Nations’ desire to become energy independent and the need to phase out fossil fuels – numerous countries aim for ‘Net zero’ emissions by 2050 – are two of the main reasons for the global energy transition. Electrification is at the heart of this energy transition. As a result, electricity’s share of the global energy consumption mix is expected to keep rising rapidly in the coming years. According to McKinsey’s Global energy perspective 2022, electricity demand will more than triple by 2050, from around 83 million terajoules (TJ) in 2020 to more than 252 million TJ.
The demand for equipment that makes electrification possible continues to grow: wind and solar energy systems that provide green electricity and reduce carbon dioxide emissions, for example, energy storage systems that help reduce dependency on existing energy infrastructure and charging equipment for electric vehicles. These solutions must be seamlessly integrated with the power grid to avoid overloading and maintain a stable power supply.
The Internet of Things (IoT), with its electronic sensors, controllers, actuators and software, is essential in collecting and deploying data to better manage interconnected assets and processes. Developments in microgrids and decentralization are also helping achieve a more resilient and efficient electricity grid, for example by reducing transmission losses, enabling local management and effectively integrating distributed energy sources such as solar and geothermal energy. Good Power Quality is indispensable when integrating renewable energy, such as solar and wind energy, into the electricity grid. The variable yield of these sources can cause voltage fluctuations and power imbalances. To ensure a consistent and reliable power supply, these need to be continuously monitored and managed.
Increased reliability and lower losses
With the increasing use of renewable energy, energy storage is becoming increasingly important. New technologies, advanced materials and smart designs help to balance energy supply and demand, limit fluctuations and improve Power Quality through grid stabilization. Storage can play an important role in electrification by improving the entire power network’s operational capabilities and reliability and reducing the cost of infrastructure and maintenance investments.
With renewable energy sources, it is important to bear in mind the fact that significant losses can occur during the transmission of electrical energy between the point of generation and the point of use. These losses are often the result of (sometimes significant) deviations from ideal values in Power Quality parameters. Basically, any deviation from nominal values as described in EN 50160 (such as frequency, voltage level, or harmonic distortion) leads to higher transmission losses. Thus, compliance with Power Quality parameters means that clean power is as clean as possible.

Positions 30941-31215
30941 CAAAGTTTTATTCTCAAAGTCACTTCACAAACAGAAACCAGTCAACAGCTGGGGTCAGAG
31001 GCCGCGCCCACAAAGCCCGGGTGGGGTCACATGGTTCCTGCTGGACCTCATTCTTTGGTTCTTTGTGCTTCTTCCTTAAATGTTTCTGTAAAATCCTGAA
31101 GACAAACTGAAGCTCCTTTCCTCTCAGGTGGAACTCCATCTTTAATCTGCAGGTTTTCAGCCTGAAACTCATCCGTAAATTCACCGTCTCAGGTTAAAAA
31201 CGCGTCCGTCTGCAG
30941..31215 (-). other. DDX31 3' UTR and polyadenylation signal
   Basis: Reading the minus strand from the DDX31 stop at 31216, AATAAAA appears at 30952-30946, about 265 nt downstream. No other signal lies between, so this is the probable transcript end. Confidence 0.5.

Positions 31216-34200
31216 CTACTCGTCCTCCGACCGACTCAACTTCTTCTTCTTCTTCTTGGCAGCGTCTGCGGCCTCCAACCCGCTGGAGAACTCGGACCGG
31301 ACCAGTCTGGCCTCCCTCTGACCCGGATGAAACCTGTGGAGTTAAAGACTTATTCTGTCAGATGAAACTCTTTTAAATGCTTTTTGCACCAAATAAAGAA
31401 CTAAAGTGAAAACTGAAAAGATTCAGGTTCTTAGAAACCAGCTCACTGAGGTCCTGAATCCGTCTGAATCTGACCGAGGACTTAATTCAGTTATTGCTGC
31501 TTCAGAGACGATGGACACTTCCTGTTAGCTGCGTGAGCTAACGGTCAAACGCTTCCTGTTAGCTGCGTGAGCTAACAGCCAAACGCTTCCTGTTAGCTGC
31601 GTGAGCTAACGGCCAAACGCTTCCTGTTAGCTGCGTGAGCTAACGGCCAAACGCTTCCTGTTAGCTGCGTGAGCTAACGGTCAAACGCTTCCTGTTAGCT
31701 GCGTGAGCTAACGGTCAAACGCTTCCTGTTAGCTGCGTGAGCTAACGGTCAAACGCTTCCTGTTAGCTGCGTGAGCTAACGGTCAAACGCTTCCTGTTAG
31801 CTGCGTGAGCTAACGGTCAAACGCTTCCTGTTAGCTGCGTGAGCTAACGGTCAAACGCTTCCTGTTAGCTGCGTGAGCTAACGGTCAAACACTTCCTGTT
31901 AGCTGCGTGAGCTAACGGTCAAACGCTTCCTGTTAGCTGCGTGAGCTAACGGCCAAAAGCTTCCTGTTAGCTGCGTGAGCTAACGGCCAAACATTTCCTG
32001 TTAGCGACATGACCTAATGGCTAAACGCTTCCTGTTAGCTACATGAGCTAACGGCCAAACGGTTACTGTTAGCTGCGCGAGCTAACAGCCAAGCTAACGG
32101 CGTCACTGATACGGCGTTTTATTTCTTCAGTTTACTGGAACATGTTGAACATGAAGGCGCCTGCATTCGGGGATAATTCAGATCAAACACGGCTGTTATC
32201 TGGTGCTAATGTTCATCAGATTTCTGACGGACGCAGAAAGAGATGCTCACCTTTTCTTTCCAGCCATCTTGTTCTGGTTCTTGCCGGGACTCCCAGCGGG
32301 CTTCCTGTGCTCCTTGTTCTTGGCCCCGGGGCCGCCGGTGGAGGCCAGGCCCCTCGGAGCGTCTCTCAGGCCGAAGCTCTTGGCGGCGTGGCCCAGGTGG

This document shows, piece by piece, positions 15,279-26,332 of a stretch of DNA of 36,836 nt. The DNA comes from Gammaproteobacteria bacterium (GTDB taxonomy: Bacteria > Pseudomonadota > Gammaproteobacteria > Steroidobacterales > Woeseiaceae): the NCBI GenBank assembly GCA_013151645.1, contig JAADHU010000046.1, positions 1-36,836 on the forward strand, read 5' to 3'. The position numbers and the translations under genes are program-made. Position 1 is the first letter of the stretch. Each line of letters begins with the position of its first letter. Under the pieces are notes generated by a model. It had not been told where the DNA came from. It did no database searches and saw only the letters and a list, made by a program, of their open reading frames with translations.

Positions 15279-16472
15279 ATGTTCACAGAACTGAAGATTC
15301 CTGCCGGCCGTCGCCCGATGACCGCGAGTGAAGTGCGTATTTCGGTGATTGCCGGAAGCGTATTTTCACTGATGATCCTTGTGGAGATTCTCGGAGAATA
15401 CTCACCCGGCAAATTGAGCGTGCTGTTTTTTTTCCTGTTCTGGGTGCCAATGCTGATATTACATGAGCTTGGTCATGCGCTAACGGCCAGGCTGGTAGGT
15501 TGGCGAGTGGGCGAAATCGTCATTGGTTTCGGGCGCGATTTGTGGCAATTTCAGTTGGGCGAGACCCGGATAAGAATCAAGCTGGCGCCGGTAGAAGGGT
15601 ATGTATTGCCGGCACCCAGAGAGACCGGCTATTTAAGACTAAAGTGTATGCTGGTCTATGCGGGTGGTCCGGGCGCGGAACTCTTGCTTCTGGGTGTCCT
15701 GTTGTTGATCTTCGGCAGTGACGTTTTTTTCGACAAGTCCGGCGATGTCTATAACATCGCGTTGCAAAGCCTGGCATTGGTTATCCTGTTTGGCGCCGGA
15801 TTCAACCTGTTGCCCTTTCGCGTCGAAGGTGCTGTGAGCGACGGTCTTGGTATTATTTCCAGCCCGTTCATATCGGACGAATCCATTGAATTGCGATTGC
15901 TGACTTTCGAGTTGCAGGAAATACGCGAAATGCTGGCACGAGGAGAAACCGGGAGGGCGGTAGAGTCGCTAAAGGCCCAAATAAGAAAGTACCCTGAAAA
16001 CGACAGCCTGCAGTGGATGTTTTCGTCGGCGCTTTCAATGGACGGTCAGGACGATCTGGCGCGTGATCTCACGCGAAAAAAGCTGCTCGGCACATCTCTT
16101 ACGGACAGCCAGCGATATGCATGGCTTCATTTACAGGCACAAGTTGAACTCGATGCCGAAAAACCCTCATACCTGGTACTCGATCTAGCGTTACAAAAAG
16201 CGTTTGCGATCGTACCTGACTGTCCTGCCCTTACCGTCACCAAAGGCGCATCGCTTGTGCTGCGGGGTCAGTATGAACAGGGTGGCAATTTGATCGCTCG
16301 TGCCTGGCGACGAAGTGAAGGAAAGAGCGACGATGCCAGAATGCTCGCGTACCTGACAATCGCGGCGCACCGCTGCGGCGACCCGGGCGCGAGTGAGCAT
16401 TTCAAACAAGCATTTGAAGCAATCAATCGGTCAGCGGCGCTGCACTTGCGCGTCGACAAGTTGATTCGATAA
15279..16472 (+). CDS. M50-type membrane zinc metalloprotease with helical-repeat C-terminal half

Greater focus on Power Quality
As the world moves towards electrification and renewable energy sources, more attention is also being paid to the quality of voltage and current. Unstable or poor-quality power not only stands in the way of electrification but can also have harmful effects on sensitive electronic equipment and industrial processes. Maintaining stable, high-quality power is crucial to ensuring grid reliability and efficiency.
Fortunately, new developments in smart grid technology allow increasingly precise monitoring, control, and management of Power Quality. Real-time data analysis and automation can help quickly identify and address Power Quality issues. Furthermore, technological advances in power electronics contribute to better Power Quality by improving the efficiency of energy conversion and reducing harmonic distortion.
As a result of the energy transition, more and more emphasis will be placed on the resilience of the electricity grid and associated Power Quality. Measures to counteract disruptions in Power Quality play an important role in achieving a more flexible electricity grid which is less sensitive to disruptions. Governments and regulators are increasingly aware of the importance of Power Quality in relation to the energy transition, which will result in new standards and policies for maintaining electrical quality.
The rise and changing functionality of power electronics, new ideas about grid management, integration of renewable sources, microgrids, DC low-voltage distribution networks and the large-scale integration of electric vehicles require new assessment methods and ways of ensuring Power Quality.